“Let a thousand flowers bloom! It’s a managed environment but we’re really open in terms of who we host on the platform – as long as the commercials are right and customers are interested in it.”
Local TV opportunity
Rose talks up the app opportunity as a content platform in the same way YouView CEO Richard Halton does: “If you’re a local broadcaster or a news media organisation or a local-language broadcaster, there’s the opportunity within the apps area to extend the experience in a meaningful way.”
Indeed, although the UK culture secretary, trying to implement a UK local TV ecosystem, has been advised that a linear local ecology is unviable, he has accepted the possibility that new local channels operating over IPTV could work.
“It’s a lot less cost-prohibitive,” Rose says. “There’s some really interesting opportunities around niche, local, local-language content that wouldn’t necessary be feasible as a broadcast channel but, as an application, via IP, it’s realistic. They would be in full control of their content; the opportunities are massive. I look forward to making some of that happen.
“The whole concept of what constitutes entertainment broadens out completely – it’s not just TV, movies, sport – it’s also games, social media, information and communication services. This platform allows us to expand the horizon.”
VOD monetisation elusive
Thanks to the power of its cable network, which has already been offering catch-up TV in the lounge for a couple of years now, Virgin Media (NSDQ: VMED) is one of the biggest UK VOD TV providers. But, after a limited trial showing ads to those VOD viewers, there is still no sign of fully and formally introducing pre-rolls across the system, aside from around music videos.
“It’s been a slow, steady build because we want to get comfortable with the level of consumer tolerance,” Rose says. “But we’ve had very few complaints. We’re starting to get a lot more interest from the ad community.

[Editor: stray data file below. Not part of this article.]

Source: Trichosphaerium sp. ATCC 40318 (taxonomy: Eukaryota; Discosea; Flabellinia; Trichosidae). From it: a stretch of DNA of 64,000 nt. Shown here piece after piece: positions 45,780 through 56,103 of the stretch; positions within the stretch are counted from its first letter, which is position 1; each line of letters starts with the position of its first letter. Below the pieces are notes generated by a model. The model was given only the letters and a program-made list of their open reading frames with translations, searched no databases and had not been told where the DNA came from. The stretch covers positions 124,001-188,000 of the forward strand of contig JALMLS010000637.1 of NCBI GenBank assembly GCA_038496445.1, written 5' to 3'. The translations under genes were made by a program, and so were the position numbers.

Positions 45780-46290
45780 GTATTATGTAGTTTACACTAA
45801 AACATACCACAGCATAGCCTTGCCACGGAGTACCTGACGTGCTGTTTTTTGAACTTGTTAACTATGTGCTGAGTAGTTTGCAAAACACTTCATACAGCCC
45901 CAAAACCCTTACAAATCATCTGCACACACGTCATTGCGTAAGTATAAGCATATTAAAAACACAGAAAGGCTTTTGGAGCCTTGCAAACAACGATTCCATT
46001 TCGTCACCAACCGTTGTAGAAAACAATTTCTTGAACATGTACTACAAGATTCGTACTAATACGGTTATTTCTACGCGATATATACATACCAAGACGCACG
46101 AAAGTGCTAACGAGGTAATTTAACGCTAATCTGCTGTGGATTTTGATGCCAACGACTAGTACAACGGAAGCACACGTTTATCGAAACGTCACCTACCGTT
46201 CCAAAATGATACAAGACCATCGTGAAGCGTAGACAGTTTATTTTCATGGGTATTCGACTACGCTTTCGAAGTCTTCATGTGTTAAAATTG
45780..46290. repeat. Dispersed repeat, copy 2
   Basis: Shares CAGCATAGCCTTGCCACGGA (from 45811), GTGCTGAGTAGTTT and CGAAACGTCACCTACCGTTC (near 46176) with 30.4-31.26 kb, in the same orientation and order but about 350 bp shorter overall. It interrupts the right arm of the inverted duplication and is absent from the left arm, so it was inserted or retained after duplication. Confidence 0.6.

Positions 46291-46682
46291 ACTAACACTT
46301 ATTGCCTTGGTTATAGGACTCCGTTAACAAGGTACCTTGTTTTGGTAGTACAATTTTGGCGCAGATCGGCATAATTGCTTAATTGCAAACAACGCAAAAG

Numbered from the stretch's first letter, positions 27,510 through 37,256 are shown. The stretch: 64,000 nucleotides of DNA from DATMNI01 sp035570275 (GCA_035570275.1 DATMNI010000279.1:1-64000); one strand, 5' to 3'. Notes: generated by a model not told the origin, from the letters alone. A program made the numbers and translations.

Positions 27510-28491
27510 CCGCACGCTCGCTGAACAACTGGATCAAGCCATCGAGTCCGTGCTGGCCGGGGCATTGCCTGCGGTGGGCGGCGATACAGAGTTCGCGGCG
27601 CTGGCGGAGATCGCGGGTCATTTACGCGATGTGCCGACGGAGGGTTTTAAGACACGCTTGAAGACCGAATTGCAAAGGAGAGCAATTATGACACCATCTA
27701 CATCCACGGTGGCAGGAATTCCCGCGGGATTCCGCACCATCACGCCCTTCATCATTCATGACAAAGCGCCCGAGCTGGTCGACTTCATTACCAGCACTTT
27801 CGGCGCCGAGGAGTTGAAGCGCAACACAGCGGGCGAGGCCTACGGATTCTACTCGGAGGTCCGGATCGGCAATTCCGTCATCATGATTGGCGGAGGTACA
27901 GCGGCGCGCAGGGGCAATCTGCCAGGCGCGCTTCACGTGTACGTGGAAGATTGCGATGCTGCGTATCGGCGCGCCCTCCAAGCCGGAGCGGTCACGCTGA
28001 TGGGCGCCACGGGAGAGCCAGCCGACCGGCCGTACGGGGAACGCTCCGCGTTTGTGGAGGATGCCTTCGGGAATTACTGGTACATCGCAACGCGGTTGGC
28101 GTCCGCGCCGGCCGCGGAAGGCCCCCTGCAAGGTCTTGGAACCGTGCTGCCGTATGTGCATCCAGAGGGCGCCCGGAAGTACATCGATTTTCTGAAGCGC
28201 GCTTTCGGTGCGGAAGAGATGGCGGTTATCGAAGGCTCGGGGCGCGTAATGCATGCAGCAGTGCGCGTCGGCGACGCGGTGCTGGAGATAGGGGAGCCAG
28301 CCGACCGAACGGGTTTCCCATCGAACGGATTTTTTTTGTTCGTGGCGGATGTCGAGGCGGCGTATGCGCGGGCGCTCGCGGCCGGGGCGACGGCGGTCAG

“This is a service that does 75 to 80 million VOD views a month – I expect to finish the year with 900 million views. The VOD platform is the third BARB-rated channel on Virgin – to not monetise it in some shape or form would be a real miss for us. We’re finding that people don’t mind if it’s relevant advertising and there’s not too much of it.”
Rose sees “significant differences between us and the other” range of connected-TV options, notably YouView, the JV of UK public service broadcasters and ISPs…
“YouView, given its shareholding, is directed at a Freeview household that’s looking for a bit more and will major on public content,” she says. “The biggest differentiator for us is, we have Virgin broadband inside. The YouView box will provide an experience that’s only as good as the broadband connection that powers it – that can be variable, depending on the service provider that powers it, your distance from the exchange, what else is going on in the household.
“We don’t suffer from any of those limitations; we’re in a category of one. For the first time in our history, we’re able to demonstrate the power of the network to an entertainment experience in a single product.
“We did offer to join the joint venture – they wouldn’t have us because we couldn’t accept the terms of their trademark license.
“We spent a long time talking to the partners. We tried very hard to find a way to make YouView coexist with our own experience. If there’s must-have content on YouView that’s only available on YouView, my customers have to make a binary decision – move away from Virgin Media and buy a YouView box or have two boxes in the house. We really struggled with that as a ‘public good’. But we were unable to come to an arrangement that will allow these two services to coexist on the same device. We’re reviewing our options.”
Despite earlier interest Virgin showed in joining YouView, its own TiVo box, which may yet trump YouView technology, now seems to render pointless the notion of joining the JV.
Cord cutting’s for geeks
The notion that upstart IPTV boxes like Boxee and Apple (NSDQ: AAPL) TV could disintermediate traditional TV deliverers is gathering pace. But incumbents like Virgin Media and Sky, rolling out their own equivalents, still seem powerful.
“I’ve been reading a lot about cord cutting coming over the pond,” Rose says. “The UK TV viewing audience is not ready to move away from broadcast television, because of the really strong public broadcasting ecology that exists here. So that’s going to appeal to a narrow technophile kind of audience. Google TV, the same holds true – I’m not sure the average viewer is ready to transform their television in to a PC, which is what Google TV does.
“There’s a place and an audience for that – it doesn’t hit our sweet spot, which is why we opted to go somewhere in the middle of the continuum with a classic TV experience but a whole lot more.”